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Ain’t Them Bodies Saints

August 19, 2013  |  2:34pm
<i>Ain&#8217;t Them Bodies Saints</i>

At the risk of sounding a bit melodramatic, it must be said that Ain’t Them Bodies Saints is not a movie; it’s a feeling. Director David Lowery took the rugged, Americana feel of a great western, the overwhelming sentimentality of a tragic romance, the thrill of a crime drama, and the sound and tempo of some kind of epic Southern odyssey, and he created a new feeling. That feeling is conveyed in the very title, Ain’t Them Bodies Saints, and it overwhelms Lowery’s fourth feature project in all of the right ways.

The words “This was in Texas,” appear on the screen at the beginning of Ain’t Them Bodies Saints, and the “This” that we see is Ruth Guthrie (Rooney Mara) storming away from Bob Muldoon (Casey Affleck) in the middle of a clearing. “This” is the familiar image of a lover’s quarrel, but what is unfamiliar is the simple and sublimely intimate manner in which the relationship between the two leads is presented. Visually, Lowery’s latest has already been compared to a Terrence Malick film, which is a testament to the absolute beauty of the piece. But “This was in [1970s] Texas,” and there’s a unique layer of sweat and grime that lingers on the two lovers and on the story itself.

When Bob takes the fall for a crime that Ruth commits, the narrative becomes concerned with the actual space between the couple. That space (and the space of Ain’t Them Bodies Saints) is filled with the passage of prison time, the arrival of a baby girl, love letters, and a growing, palpable longing. Bob becomes desperate to close the gap, and escapes, making the long journey back to Ruth and their daughter, and back to his troubled past in Texas.

Mara delivers a strong performance as Ruth, mastering a quiet strength that seems both uncharacteristic in a character as young as Ruth appears to be, and completely appropriate given the energy of the entire piece. Paired with Mara’s execution, David Lowery’s writing paints a complete portrait of the character’s new world as a mother; a transformation takes place in Ruth, while Bob remains an outlaw in love.

Ben Foster delivers an equally astute performance as a police officer who takes great interest in Ruth after Bob is imprisoned (and his involvement has its own complexities). Keith Carradine (Ruth’s father) and Nate Parker (Sweetie, Bob’s only friend on the outside) also deliver as the primary supporting cast. But Casey Affleck is the standout actor, and this is his saga. Down to his very jawline, Affleck captures the physicality and feeling of a sincerely romantic outlaw, one who cannot acknowledge any wrongdoing in part because of his familial dedication. An unapologetic product of his environment and own personal moral code, there’s even a bit of humor in his mentality, which Affleck reveals in subtle bits and pieces throughout.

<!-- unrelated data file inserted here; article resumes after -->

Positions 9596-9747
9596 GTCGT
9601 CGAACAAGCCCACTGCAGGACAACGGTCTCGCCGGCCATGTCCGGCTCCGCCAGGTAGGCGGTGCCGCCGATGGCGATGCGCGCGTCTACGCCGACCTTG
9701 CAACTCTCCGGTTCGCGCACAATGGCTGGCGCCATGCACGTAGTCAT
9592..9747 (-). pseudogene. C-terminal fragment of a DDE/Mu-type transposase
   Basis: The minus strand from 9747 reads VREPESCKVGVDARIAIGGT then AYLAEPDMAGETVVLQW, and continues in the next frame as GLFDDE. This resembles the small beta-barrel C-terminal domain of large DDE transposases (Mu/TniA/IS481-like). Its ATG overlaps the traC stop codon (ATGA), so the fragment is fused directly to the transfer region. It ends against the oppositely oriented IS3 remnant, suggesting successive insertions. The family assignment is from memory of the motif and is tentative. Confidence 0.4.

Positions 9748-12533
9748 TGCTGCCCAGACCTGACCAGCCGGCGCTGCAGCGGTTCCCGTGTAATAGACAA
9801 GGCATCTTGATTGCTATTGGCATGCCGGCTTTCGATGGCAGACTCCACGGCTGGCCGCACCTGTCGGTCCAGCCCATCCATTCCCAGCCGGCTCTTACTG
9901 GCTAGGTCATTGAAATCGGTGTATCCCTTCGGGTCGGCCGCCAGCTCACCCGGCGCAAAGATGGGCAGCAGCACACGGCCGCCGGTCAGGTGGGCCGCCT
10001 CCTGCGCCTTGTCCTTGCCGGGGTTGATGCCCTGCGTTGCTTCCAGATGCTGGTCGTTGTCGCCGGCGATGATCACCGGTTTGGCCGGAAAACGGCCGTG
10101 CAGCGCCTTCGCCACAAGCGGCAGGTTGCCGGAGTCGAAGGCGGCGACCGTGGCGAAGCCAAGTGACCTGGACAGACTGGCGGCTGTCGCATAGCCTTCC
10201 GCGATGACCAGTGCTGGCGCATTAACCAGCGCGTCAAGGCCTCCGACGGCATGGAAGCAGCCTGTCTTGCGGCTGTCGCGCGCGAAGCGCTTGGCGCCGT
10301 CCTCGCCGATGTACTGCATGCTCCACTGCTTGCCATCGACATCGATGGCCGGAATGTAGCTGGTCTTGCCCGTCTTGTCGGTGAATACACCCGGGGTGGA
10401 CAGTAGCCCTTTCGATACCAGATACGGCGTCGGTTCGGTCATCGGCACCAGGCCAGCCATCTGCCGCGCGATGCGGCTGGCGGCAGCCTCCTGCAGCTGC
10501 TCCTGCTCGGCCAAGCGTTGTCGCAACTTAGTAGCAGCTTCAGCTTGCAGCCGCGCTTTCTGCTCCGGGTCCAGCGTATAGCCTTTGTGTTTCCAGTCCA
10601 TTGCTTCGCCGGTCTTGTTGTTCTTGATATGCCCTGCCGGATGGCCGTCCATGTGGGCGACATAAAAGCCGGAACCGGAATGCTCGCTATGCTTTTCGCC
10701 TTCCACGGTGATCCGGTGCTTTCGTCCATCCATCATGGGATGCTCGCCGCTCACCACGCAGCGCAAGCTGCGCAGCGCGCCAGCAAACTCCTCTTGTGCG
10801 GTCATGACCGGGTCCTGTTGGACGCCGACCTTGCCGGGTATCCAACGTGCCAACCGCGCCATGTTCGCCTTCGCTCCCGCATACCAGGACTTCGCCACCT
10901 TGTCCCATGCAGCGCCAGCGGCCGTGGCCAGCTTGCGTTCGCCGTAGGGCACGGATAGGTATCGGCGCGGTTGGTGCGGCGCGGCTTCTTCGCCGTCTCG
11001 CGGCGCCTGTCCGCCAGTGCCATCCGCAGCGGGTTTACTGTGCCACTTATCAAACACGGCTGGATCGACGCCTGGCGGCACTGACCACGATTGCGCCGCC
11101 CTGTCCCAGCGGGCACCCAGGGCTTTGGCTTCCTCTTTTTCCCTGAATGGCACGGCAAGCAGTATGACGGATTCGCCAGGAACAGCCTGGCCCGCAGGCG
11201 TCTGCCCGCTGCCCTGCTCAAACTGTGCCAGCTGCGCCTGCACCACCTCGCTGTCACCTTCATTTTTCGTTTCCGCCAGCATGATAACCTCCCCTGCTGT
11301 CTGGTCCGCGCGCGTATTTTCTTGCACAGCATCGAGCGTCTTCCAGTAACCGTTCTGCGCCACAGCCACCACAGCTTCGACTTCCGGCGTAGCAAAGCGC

Many plot details and relationships go unexplained in Ain’t Them Bodies Saints), and viewers will notice a lack of information about the men who come after Bob, the relationship between Ruth and her father, and even the friendship between Bob and Sweetie. However, at times these seem purposeful omissions, meant to show that the very nature of crime and romance requires secrecy, and a supreme lack of logical explanation. In some instances, the details simply do not matter. Lowery is more concerned with the details of the images he does present, and this concern is what makes Ain’t Them Bodies Saints stand apart from other crime/romance dramas of the year, like The Place Beyond The Pines (another brilliant work, but for very different reasons).

Perhaps it is not such a dramatic thing to say after all—that Ain’t Them Bodies Saints is not a movie. Here we have a work that highlights the difference between a movie and a film. These two entities are, obviously, not binary opposites, but one could argue that the feeling of a film—brought about with careful attention to cinematography, score, and character development (all handled here with unique style and aplomb)—sits with the viewer long after the credits roll. Even with omissions in the narrative that inspire in the viewer a longing for more, Ain’t Them Bodies Saints is a true film. And that longing may in fact be the very foundation of Lowery’s work—the reason it is more feeling than movie, more cinematic emotion unfolding on screen than anything else.

Director: David Lowery
Writer: David Lowery
Starring: Rooney Mara, Casey Affleck, Ben Foster
Release Date: Aug. 16, 2013

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